Atari set to acquire The Making of Karateka studio, Digital Eclipse

Digital Eclipse has become known for its retro re-releases over the last few years.
The Making of Karateka digital eclipse atari

Atari has entered into a USD $6.5 million agreement to acquire Digital Eclipse, the studio most known for its retro, history-focussed games and re-releases, like interactive meta-documentary The Making of Karateka, and Atari’s own Atari 50: The Anniversary Celebration, which included a museum-style exploration of the company’s most prominent games.

While starting life as a video game developer, producing console and handheld games such as Spyro 2: Season of Flame, Spyro: Attack of the Rhynocs, and Spider-Man for the Game Boy Advance (all fantastic adaptations, we should note), the company soon transitioned to focus on retro titles. Since 2015, Digital Eclipse has re-released a number of iconic games in ‘legacy’ style collections, with Mega Man, Street Fighter, SNK, and even the Disney Afternoon classics getting the Digital Eclipse treatment.

Once Atari’s agreement is completed – “in the coming days” – Digital Eclipse’s prowess in restoring classic and retro games will be brought in-house, likely to aid in the restoration of Atari’s vast games library. Per an FAQ, Digital Eclipse will still have scope and “freedom to seek out projects with other parties” and no existing projects will be impacted by the acquisition.

Read: ‘The Making of Karateka’ is the gold standard for games preservation – Review

Digital Eclipse leadership appears confident in this partnership, and that it will allow the company to grow, while continuing its mission to preserve the most important video games of the last few decades.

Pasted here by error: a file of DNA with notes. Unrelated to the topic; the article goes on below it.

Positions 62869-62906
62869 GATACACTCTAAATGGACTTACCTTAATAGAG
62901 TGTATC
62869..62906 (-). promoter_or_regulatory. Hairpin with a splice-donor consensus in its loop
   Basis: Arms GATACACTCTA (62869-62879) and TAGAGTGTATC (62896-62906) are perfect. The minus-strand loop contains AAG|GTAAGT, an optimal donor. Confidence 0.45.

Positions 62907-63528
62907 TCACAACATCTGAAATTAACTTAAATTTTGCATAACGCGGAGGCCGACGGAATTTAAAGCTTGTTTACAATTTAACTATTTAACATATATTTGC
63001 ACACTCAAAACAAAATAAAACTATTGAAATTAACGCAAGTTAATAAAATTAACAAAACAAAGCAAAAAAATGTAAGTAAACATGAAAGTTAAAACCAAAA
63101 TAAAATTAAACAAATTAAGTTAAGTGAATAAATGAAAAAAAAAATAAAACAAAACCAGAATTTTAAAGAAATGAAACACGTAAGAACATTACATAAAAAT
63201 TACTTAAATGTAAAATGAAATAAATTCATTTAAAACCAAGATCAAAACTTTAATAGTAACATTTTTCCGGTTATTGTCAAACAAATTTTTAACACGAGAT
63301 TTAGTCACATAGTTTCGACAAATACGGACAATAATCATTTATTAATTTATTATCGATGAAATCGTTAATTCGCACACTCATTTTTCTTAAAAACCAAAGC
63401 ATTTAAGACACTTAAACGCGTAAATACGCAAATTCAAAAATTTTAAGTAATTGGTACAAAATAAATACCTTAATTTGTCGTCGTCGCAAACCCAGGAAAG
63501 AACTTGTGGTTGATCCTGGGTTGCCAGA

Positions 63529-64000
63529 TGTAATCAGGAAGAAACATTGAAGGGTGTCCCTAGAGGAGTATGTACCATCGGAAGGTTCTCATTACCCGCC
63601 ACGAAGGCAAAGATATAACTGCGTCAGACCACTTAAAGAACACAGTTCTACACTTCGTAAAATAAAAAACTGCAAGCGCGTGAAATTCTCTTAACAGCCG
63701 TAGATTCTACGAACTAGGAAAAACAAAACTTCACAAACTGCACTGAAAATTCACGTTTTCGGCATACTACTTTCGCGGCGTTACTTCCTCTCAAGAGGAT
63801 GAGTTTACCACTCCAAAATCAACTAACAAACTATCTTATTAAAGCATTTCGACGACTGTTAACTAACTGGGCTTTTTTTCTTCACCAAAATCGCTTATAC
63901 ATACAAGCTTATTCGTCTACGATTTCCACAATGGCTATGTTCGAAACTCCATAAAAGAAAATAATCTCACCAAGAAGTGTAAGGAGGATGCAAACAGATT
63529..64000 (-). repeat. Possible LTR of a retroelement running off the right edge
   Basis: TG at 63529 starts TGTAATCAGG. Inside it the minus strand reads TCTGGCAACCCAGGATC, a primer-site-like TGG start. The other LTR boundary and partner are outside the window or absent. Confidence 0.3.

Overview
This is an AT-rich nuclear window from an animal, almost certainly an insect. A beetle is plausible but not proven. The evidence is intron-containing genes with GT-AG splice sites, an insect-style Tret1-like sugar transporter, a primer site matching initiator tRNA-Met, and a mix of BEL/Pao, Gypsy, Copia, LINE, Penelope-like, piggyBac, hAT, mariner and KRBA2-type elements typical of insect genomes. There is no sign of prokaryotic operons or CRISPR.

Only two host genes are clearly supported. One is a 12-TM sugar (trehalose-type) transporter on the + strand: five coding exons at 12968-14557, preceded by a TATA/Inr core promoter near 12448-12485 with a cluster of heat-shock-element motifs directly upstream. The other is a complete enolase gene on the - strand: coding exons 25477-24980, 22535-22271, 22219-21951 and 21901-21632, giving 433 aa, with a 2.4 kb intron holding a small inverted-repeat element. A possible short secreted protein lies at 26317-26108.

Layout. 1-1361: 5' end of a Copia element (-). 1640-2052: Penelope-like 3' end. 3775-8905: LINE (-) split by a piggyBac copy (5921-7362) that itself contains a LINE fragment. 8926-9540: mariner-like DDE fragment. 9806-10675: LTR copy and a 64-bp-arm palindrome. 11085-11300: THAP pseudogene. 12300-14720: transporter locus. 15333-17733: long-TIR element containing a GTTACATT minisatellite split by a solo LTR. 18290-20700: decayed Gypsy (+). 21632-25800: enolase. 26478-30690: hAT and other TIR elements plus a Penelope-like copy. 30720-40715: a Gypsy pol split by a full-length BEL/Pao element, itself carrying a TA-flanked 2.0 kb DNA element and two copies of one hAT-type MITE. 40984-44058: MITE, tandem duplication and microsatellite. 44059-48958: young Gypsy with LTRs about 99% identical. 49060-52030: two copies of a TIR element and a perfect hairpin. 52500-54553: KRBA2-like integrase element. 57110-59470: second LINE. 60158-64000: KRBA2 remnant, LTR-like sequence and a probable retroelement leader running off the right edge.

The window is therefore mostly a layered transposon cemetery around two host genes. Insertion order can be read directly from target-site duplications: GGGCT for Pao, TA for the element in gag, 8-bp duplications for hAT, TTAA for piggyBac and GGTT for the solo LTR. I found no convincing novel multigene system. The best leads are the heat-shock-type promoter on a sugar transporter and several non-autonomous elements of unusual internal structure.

“Atari and Digital Eclipse share the same ethos when it comes to celebration and preservation of gaming history,” Andrew Ayre, CEO of Digital Eclipse said in a press release. “It’s an exciting combination, and I am confident this will serve Digital Eclipse and our fans extremely well as we grow our business and expand our capabilities.”

Wade Rosen, chairman and CEO of Atari shared similar hope for the future, praising Digital Eclipse’s work in preservation. “Digital Eclipse is the best in the world at what they do. They have a deep love and respect for the history of the games industry, and are renowned for developing critically acclaimed projects based on historic franchises …  I’m personally excited to see where we can push the boundaries of retro innovation together.”

Notably, Digital Eclipse is the second major retro-focussed studio acquired by Atari in 2023. It also acquired Nightdive Studios (System Shock) earlier in the year, with the aim to leverage its expertise in retro remasters and re-releases.

Leah J. Williams is a gaming and entertainment journalist who's spent years writing about the games industry, her love for The Sims 2 on Nintendo DS and every piece of weird history she knows. You can find her tweeting @legenette most days.